Politico: SCOTUS Sides With Hobby Lobby On Birth Control
The ruling deals directly with only a small provision of Obamacare and will not take down the entire law but it amounts to a huge black eye for Obamacare, the administration and its backers. The justices have given Obamacare opponents their most significant political victory against the health care law, reinforcing their argument that the law and President Barack Obama are encroaching on Americans’ freedoms (Haberkorn and Gerstein, 6/30). 

Kaiser Health News: Supreme Court Limits Contraceptive Mandate For Certain Employers
A sharply divided Supreme Court ruled Monday that at least some for-profit corporations may not be required to provide contraceptives if doing so violates the owners’ religious beliefs. But the five-justice majority writing in Burwell v Hobby Lobby, et al., took pains to try to limit their ruling only to the contraceptive mandate in the health law and only to "closely held" corporations like the family-owned businesses represented by the plaintiffs in the case (Rovner, 6/30).  

Kaiser Health News: FAQ: High Court's Hobby Lobby Ruling Cuts Into Contraceptive Mandate
In a 5-4 decision Monday, the Supreme Court allowed a key exemption to the health law’s contraception coverage requirements when it ruled that closely held, for-profit businesses could assert a religious objection to the Obama administration’s regulations. Here are some frequently asked questions and answers about the case (Carey, 6/30). 

Associated Press: Court: Can't Make Employers Cover Contraception
The justices' 5-4 decision, splitting conservatives and liberals, means the Obama administration must search for a different way of providing free contraception to women who are covered under the health insurance plans of objecting companies. Justice Samuel Alito wrote in his majority opinion, over a dissent from the four liberal justices, that forcing companies to pay for methods of women's contraception to which they object violates the 1993 Religious Freedom Restoration Act. He said the ruling is limited and there are ways for the administration to ensure women get the birth control they want (Sherman, 7/1).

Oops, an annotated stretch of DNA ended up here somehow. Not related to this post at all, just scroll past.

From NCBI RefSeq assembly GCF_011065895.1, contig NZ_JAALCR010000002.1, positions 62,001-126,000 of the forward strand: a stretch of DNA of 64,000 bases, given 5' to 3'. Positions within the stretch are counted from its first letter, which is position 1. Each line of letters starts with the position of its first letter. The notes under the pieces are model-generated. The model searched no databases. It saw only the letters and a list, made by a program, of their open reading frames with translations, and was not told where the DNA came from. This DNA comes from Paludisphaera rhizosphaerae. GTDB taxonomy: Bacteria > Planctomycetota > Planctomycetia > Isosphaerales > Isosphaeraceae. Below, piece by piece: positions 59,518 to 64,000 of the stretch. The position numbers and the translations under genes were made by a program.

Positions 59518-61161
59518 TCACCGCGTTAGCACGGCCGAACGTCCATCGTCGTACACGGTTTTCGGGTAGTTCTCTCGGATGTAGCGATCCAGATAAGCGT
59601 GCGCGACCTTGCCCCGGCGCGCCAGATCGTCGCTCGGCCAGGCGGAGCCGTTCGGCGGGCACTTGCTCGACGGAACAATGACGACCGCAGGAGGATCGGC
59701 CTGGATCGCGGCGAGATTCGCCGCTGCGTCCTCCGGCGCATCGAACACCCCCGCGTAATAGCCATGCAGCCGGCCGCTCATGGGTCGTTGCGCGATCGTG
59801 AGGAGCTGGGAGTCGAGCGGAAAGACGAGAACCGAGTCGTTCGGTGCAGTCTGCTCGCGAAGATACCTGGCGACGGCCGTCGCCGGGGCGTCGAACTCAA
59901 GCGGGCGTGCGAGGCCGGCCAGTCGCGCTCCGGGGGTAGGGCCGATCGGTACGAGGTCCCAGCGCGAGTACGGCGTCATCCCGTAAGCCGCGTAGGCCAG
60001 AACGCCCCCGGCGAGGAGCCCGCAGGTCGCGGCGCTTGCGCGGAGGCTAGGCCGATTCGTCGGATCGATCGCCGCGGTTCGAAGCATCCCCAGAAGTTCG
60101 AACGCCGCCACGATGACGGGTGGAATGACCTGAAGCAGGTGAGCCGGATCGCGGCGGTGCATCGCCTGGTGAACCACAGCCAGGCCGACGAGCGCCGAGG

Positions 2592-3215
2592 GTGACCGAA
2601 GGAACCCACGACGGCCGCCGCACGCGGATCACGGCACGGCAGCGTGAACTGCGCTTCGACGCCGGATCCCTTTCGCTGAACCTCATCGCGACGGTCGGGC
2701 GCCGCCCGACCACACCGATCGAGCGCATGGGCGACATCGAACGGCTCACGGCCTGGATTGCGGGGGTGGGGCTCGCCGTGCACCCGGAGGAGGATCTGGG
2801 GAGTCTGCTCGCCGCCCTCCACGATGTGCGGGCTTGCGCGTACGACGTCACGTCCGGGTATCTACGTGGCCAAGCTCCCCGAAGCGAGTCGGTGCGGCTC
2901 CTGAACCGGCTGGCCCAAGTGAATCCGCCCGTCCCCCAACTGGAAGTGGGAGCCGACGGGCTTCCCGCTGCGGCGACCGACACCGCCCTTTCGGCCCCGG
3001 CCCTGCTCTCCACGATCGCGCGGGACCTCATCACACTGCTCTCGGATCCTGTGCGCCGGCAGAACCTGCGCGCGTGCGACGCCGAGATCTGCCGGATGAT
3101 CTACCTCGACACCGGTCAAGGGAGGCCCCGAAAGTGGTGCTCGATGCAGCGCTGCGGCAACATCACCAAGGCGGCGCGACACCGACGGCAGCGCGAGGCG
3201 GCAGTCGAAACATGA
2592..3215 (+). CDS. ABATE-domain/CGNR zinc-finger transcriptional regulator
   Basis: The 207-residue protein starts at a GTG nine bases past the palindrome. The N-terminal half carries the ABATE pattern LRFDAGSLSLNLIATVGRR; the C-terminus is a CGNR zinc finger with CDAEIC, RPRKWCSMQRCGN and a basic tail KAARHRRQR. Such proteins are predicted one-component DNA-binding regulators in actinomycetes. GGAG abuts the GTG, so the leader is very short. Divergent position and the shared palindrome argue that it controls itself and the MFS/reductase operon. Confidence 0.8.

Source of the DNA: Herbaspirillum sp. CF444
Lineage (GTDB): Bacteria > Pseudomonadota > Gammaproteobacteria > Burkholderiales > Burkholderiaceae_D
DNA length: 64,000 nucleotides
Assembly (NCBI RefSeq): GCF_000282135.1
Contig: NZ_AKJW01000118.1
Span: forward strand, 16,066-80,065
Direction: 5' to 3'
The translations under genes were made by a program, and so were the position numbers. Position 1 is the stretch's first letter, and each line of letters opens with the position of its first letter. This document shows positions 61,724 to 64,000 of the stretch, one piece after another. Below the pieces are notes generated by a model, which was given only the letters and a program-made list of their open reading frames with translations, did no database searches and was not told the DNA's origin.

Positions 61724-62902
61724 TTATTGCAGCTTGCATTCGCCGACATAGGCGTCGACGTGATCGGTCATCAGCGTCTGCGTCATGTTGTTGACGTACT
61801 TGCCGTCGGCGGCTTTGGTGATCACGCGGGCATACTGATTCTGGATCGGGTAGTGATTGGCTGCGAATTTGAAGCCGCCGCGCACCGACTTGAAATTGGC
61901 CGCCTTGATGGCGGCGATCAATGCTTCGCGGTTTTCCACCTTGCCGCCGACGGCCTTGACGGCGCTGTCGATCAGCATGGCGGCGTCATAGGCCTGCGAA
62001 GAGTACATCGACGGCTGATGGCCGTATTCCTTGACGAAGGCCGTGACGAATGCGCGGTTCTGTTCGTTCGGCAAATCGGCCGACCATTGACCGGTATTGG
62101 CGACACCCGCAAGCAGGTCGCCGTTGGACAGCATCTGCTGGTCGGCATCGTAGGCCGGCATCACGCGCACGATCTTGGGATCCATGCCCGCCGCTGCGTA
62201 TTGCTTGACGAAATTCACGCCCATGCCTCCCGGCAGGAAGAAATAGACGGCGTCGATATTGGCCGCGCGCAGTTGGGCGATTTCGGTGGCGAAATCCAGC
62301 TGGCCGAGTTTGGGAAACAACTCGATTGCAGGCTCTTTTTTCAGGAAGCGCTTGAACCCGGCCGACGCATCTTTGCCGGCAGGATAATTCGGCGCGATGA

The Fiscal Times: SCOTUS Hobby Lobby Ruling Chips Away At Obamacare
The Supreme Court just dealt a blow to the White House by ruling that the Obamacare provision requiring employers to provide four forms of birth control as part of their health insurance plans violates the religious liberties of some small businesses. Those forms, including the morning after pill, are considered abortive by some religious groups (Ehley, 6/30).

CBS News: Supreme Court's Hobby Lobby Decision Could Impact Millions Of Women
The Supreme Court today upheld a challenge to a key provision of Obamacare -- the one that requires coverage for birth control. Many religiously affiliated employers were already exempt from the requirement. On Monday, the court said some for-profit companies don't have to pay for contraceptives either, if they object on religious grounds. The Supreme Court case was a political firestorm, pitting women's rights against religious freedom. Inside the court, the justices were also deeply divided and sharply at odds in their approach to the case (Crawford, 6/30).

Fox News: Supreme Court Rules ObamaCare Provision Can't Force Some Employers To Cover Contraception
The 5-4 decision, in favor of arts-and-crafts chain Hobby Lobby and one other company, marks the first time the court has ruled that for-profit businesses can cite religious views under federal law. It also is a blow to a provision of the Affordable Care Act which President Obama's supporters touted heavily during the 2012 presidential campaign (6/30).